A “rumored” merger offer from NextEra Energy (NYSE: NEE) did more than ignite a rally in Duke Energy (NYSE: DUK) shares this month. It appears to have breathed new life into the whole utility sector, which with few exceptions has consistently lagged the S&P 500 this year.
A comeback has been overdue for some time. US utilities demonstrated their business resilience in troubled 2020. And they’re poised to accelerate growth by cashing in as the world transitions to suddenly cheap renewable energy and adopts ultra-fast 5-G communications.
The first three Portfolio electric utilities have announced Q3 results and delivered guidance, and the common thread for all three companies is they ignited robust underlying earnings growth by deploying new renewable energy generating capacity, despite pandemic-related pressures
Chronic share underperformance, weak Q2 operating results and still-heavy debt raise the question - is it time to sell AT&T (NYSE: T)?
If you own shares of Conservative Holding Brookfield Renewable Partners (TSX: BEP-U, NYSE: BEP), you’ll soon notice they currently trade in the low 40s, versus a low 50s price just a few days ago. Don’t despair. The price change is the result of a uniquely structured 5-to-4 stock split. The overall value of your Brookfield position has not changed.
Elections have consequences, especially for highly regulated industries like electric utilities. And a prospective Biden Administration could actually get most of the way to its energy goals because utilities are already quickly moving in this direction.
It’s been a little more than 141 years since Thomas Edison threw the first switch on his famous light bulb. What at one time were literally thousands of electric operating companies have merged into just a few dozen of consequence. And not one deal failed to create a financially stronger utility, a record no other industry can match.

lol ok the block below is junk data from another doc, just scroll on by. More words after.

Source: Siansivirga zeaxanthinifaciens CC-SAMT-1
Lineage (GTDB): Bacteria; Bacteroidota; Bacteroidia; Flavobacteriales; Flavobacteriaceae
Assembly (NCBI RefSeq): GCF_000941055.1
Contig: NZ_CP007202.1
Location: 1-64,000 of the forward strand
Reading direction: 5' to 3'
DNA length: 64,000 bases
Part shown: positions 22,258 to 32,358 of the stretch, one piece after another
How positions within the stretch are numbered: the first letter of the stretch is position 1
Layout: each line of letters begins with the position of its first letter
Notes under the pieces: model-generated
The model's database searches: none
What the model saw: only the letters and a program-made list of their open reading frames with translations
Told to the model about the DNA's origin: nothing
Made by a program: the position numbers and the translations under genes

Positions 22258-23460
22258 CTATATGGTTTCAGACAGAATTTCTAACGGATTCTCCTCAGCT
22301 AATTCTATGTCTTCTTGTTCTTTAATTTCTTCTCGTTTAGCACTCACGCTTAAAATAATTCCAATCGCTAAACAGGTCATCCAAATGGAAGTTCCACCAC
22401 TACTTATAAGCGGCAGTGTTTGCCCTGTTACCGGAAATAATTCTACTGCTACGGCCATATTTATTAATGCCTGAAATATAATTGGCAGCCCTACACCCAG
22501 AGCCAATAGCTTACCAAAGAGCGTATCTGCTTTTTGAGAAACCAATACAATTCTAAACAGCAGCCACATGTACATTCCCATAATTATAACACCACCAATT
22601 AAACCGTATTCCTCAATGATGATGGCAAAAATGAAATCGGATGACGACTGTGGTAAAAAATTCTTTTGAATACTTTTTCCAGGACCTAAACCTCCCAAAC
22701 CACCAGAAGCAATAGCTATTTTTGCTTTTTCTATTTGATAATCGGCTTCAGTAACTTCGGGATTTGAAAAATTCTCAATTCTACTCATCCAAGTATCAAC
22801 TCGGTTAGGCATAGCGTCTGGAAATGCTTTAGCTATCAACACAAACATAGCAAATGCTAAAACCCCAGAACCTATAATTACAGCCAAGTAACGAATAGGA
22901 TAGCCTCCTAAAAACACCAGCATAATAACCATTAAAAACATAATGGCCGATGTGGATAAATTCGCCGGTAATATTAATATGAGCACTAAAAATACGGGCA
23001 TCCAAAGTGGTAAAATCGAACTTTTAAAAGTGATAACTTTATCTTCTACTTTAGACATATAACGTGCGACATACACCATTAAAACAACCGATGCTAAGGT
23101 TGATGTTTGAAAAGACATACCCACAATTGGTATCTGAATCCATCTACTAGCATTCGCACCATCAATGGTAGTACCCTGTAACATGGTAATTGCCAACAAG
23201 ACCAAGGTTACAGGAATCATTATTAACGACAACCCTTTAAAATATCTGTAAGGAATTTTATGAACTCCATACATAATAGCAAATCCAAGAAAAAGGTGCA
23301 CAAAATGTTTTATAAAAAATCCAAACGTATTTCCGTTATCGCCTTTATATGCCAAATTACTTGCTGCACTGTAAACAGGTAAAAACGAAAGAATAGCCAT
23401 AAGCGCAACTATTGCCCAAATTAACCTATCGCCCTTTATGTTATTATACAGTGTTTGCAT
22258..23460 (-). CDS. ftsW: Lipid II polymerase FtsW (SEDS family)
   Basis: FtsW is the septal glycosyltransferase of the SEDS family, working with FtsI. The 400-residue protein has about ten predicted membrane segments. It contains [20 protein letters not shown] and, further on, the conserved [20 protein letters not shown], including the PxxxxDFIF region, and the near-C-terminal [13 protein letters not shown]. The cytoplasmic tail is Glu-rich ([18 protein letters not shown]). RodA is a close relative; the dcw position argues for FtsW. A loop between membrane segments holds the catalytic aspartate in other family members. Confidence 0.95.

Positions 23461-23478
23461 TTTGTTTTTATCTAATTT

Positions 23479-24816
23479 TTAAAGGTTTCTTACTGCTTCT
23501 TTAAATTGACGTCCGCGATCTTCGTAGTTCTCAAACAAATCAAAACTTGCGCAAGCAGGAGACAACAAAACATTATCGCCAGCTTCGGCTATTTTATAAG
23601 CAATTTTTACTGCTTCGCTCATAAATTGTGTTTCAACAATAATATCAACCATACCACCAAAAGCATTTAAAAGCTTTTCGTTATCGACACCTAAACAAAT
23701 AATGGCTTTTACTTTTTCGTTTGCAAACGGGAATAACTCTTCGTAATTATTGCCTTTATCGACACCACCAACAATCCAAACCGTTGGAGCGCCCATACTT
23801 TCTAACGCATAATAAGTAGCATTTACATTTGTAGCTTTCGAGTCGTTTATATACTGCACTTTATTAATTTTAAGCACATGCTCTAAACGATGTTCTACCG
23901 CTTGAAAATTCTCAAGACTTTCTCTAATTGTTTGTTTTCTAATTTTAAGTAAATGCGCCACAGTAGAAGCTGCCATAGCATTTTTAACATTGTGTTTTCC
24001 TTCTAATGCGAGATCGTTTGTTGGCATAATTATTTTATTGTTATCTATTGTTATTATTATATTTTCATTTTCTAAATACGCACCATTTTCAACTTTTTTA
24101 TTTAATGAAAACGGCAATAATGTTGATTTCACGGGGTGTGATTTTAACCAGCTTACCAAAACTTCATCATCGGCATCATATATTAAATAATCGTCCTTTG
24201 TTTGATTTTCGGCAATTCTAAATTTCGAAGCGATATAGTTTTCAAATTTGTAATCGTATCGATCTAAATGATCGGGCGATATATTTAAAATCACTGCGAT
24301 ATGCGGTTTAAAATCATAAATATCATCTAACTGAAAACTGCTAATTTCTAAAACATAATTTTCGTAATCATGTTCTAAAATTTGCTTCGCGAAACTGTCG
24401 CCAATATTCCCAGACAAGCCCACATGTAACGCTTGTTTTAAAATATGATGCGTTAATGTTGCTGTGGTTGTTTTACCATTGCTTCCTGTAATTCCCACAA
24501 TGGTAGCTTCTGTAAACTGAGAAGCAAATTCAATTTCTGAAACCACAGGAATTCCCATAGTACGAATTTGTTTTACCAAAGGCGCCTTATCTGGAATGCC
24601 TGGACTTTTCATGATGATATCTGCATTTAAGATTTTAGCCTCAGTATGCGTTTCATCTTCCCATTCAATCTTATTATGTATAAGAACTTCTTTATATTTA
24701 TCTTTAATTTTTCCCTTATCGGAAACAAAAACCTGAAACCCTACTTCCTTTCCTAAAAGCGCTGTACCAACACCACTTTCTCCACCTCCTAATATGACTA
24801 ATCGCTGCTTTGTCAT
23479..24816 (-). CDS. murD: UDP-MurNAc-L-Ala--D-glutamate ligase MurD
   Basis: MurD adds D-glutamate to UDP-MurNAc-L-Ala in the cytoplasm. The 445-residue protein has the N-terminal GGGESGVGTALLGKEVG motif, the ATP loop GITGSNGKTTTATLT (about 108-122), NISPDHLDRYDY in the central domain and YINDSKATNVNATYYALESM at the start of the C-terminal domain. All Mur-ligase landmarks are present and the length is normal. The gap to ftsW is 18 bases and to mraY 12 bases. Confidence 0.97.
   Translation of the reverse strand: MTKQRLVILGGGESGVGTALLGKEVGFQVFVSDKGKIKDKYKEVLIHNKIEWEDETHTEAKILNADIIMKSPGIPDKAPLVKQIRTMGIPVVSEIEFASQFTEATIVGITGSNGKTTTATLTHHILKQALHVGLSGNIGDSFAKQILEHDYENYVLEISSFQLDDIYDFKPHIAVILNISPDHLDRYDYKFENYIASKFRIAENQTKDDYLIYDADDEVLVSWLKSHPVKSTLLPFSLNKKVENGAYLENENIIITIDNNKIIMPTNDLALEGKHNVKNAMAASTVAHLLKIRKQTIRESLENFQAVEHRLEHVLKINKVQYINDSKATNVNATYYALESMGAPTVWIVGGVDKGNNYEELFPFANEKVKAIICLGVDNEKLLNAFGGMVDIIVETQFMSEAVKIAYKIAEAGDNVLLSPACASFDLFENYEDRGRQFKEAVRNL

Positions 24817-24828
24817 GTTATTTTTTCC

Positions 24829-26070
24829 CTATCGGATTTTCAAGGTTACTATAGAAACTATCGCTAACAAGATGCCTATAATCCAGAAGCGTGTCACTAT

Elections always have consequences. They’re just rarely what investors think they will be—and almost never what’s declared beforehand in popular investment media.
Not even rock-solid business resilience to Covid-19 fallout has been enough to swing US electric utilities from laggards to leaders this year. But another wave of mergers and acquisitions just might do the trick.
Everyone loves a bargain. But when a stock trades at a big discount to market or sector averages, there’s always a reason. And to move to a higher price, the company must face its challenges.
Is the world’s economic cup half empty or full? With the fog of the November election campaign season fully descended, politics is affecting how many are answering that question.
The numbers were never going to be pretty for North American energy midstream companies. Management teams warned this spring that Covid-19 fallout was crushing volumes on both the upstream and downstream ends of the business. But with Kinder Morgan Inc. (NYSE: KMI) clearly managing these turbulent times, investors can afford to remain patient with this sector.
Roger's favorite utilities for investors seeking superior price appreciation by taking calculated risks.
Harness the tried and true wealth-building power of rising dividends.
Nothing compounds wealth like reinvesting a rising stream of dividends.
Warning: Falling Dividends.
Roger's current take and vital statistics on more than 200 essential-services stocks.